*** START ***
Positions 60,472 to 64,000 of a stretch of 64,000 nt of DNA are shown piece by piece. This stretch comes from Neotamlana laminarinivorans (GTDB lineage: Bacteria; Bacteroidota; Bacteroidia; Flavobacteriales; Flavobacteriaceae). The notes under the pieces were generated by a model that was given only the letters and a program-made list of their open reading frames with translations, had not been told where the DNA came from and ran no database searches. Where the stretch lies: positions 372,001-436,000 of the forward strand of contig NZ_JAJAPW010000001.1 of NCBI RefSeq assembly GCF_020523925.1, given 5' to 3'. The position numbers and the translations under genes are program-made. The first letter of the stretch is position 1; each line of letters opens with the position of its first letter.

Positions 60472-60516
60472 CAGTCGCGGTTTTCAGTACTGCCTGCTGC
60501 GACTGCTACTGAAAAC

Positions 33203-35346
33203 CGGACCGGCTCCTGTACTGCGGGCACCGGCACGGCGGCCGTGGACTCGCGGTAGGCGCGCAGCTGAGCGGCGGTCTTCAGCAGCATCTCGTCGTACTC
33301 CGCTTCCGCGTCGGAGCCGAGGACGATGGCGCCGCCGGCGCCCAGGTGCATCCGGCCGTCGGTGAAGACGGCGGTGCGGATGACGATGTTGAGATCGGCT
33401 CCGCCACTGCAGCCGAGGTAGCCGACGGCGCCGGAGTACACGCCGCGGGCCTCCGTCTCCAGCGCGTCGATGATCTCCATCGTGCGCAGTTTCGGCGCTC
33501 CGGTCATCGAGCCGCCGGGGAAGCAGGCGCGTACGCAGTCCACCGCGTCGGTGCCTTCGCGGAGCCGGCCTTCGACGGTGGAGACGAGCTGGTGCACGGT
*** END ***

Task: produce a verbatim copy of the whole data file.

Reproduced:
Positions 60,472 to 64,000 of a stretch of 64,000 nt of DNA are shown piece by piece. This stretch comes from Neotamlana laminarinivorans (GTDB lineage: Bacteria; Bacteroidota; Bacteroidia; Flavobacteriales; Flavobacteriaceae). The notes under the pieces were generated by a model that was given only the letters and a program-made list of their open reading frames with translations, had not been told where the DNA came from and ran no database searches. Where the stretch lies: positions 372,001-436,000 of the forward strand of contig NZ_JAJAPW010000001.1 of NCBI RefSeq assembly GCF_020523925.1, given 5' to 3'. The position numbers and the translations under genes are program-made. The first letter of the stretch is position 1; each line of letters opens with the position of its first letter.

Positions 60472-60516
60472 CAGTCGCGGTTTTCAGTACTGCCTGCTGC
60501 GACTGCTACTGAAAAC

Positions 33203-35346
33203 CGGACCGGCTCCTGTACTGCGGGCACCGGCACGGCGGCCGTGGACTCGCGGTAGGCGCGCAGCTGAGCGGCGGTCTTCAGCAGCATCTCGTCGTACTC
33301 CGCTTCCGCGTCGGAGCCGAGGACGATGGCGCCGCCGGCGCCCAGGTGCATCCGGCCGTCGGTGAAGACGGCGGTGCGGATGACGATGTTGAGATCGGCT
33401 CCGCCACTGCAGCCGAGGTAGCCGACGGCGCCGGAGTACACGCCGCGGGCCTCCGTCTCCAGCGCGTCGATGATCTCCATCGTGCGCAGTTTCGGCGCTC
33501 CGGTCATCGAGCCGCCGGGGAAGCAGGCGCGTACGCAGTCCACCGCGTCGGTGCCTTCGCGGAGCCGGCCTTCGACGGTGGAGACGAGCTGGTGCACGGT